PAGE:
The Average Doctor Appointment Is Far Too Short

Dedication Health

Doctors become doctors to care for people, to listen to them, guide them toward wellness, diagnose and treat them when they are ill, and generally to be healers rooted within a community. These themes are so foundational that the hypocritic oath specifically calls out the importance of mentorship between physicians, the need to remember the “art” within the science, the power of compassion, and the deep truth that a person is more than the sum of his or her symptoms.

Meanwhile, health and illness, how we feel in, and about, our bodies are deeply personal topics that can be difficult to discuss. Patients need to feel like they are in a safe space where an expertly trained, well-rested, fully present professional can engage with them to weave together a complete picture of why they are not sleeping or what is causing their chronic pain. That is a tall order for the average 15-minute time allotment for an in-office doctor appointment.

A 15-Minute Doctor Appointment Does Not Work

No one knows exactly why short and rushed visits became the norm. And how doctors structure the “15-minute doctor appointment” varies.  Generally, they start by asking the patient how they are and why they came in. They try to zero in on the “chief complaint” — the medical term for the patient’s primary reason for the visit. However, most patients have more than one issue to discuss. Fifteen minutes with a doctor is simply not enough time for patients to address all of their concerns.

Treatment Takes Time

In a recent study conducted by The Physicians Foundation, a non-profit dedicated to empowering physicians, only 11 percent of patients feel like they get enough physician time during their doctor appointment. What is more, only 14 percent of doctors feel like they are getting sufficient time with their patients. When an organization whose mission revolves around strengthening doctor-patient relationships conducts a study that finds doctor appointment time allotments are not serving either patients or doctors, this makes a significant impression.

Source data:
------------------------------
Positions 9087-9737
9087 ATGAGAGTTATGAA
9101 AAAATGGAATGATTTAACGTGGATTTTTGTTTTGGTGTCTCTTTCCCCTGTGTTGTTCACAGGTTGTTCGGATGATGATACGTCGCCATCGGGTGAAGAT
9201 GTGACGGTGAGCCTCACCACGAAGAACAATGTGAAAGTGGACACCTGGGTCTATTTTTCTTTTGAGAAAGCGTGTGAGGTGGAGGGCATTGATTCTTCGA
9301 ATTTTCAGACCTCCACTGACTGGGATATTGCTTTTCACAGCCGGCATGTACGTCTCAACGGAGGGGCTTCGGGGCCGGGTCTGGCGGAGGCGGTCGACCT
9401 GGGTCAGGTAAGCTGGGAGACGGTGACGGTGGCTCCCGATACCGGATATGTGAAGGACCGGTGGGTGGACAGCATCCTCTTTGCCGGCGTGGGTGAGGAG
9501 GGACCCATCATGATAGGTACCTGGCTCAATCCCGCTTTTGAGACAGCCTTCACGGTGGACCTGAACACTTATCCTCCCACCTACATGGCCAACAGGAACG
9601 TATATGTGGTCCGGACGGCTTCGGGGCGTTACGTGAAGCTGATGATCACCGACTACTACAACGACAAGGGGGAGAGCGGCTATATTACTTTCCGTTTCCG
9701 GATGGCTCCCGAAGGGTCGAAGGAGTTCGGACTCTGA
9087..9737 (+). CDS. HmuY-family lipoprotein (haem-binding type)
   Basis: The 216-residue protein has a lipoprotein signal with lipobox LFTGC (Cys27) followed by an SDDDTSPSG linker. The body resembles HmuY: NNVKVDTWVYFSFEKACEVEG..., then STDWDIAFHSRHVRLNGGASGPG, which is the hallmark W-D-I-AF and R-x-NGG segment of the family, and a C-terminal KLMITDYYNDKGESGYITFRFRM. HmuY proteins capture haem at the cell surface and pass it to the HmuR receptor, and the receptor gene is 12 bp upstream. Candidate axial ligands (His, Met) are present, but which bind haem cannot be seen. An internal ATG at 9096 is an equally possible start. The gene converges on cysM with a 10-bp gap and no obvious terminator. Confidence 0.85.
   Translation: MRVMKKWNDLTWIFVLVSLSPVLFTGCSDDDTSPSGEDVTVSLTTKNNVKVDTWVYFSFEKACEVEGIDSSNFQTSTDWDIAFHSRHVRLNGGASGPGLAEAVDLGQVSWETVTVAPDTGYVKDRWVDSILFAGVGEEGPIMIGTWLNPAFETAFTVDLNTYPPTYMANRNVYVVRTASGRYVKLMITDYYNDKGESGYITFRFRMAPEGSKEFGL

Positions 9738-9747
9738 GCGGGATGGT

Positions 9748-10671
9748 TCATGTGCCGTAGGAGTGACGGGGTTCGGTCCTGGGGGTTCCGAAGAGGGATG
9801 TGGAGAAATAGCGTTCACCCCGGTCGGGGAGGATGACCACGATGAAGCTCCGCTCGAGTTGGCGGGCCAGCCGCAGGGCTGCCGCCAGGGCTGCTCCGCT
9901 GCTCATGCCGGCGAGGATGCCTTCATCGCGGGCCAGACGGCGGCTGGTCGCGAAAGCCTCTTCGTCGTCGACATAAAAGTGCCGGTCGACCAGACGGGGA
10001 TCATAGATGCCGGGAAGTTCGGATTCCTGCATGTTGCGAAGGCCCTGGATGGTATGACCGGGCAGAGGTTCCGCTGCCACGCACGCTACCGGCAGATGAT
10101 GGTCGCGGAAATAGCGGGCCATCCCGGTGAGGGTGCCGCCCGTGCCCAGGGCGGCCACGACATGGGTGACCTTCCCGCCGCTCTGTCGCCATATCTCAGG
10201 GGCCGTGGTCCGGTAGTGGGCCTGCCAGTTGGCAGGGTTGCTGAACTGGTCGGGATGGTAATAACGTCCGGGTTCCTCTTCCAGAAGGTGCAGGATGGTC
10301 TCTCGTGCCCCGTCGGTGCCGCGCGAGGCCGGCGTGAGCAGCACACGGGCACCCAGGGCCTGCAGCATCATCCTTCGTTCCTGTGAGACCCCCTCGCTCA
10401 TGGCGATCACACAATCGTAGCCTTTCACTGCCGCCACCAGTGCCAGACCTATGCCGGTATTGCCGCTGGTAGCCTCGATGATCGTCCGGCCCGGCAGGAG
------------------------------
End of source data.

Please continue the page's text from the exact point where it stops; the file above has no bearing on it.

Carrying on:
It also makes intuitive sense that while efficiency and cost-containment have a place in a well-run healthcare system. A thoughtful and thorough assessment takes time. It takes time to review notes and patient history, it takes time to connect on a personal level, and it takes time to collect the necessary detail about work life, home life, and diet and exercise, as well as the aches and pains. We are not robots and we can not ask physicians, many of which are experiencing doctor burnout, to perform like machines. Any more than we can ask patients to distill their anxieties and narratives down to sound bites short enough to fit within a doctor appointment fragment of an over-booked day.

Relationship Building

Another critical element of patient care that takes time is developing a strong doctor-patient relationship. The same study by The Physicians Foundation also found that 95% percent of patients are satisfied with their primary doctor. That is a staggeringly high number and one that offers a lot of encouragement as well as insight into the human dimension of healthcare. Patients are not disillusioned about physician expertise or competency. Rather, they just want more time, more access, and a longer and more comprehensive doctor appointment.

Creating a Sustainable System

And doctors want this too. They want to make sure they are delivering the highest standard of care possible. They want the opportunity to observe patients over time and to feel the satisfaction of knowing that that they are helping their patients, their neighbors, their community to live strong, healthy lives. The study also revealed that 89 percent of consumers are “fearful” of “the rising cost of healthcare. And doctors are strongly committed to containing costs and increasing sustainability. Not through punishing profit targets. But through efficacious treatment plans that increase wellness and decrease the frequency of appointments or need for medication. All of this is predicated on a longer doctor appointment, which is just good medicine.

How a Concierge Doctor Appointment Differs From the Average Doctor Appointment

Concierge physicians limit the number of patients they see. As a result, they can provide enhanced access, longer appointments, and highly customized patient care. This means no more waiting for weeks for an acute illness. Or waiting hours in the waiting room prior to being seen or having many questions after a 15-minute doctor appointment. To learn more about concierge medicine or to become a member, call our concierge practice at 847-986-6770. If you would rather us contact you instead fill out our quick contact form online now.

Learn more about concierge medicine from the links listed below.

Concierge Medicine: Benefits of On-Demand Healthcare

Concierge Medicine Can Save You Money – Here’s The Proof

4 Things Concierge Medicine Doctors Do Differently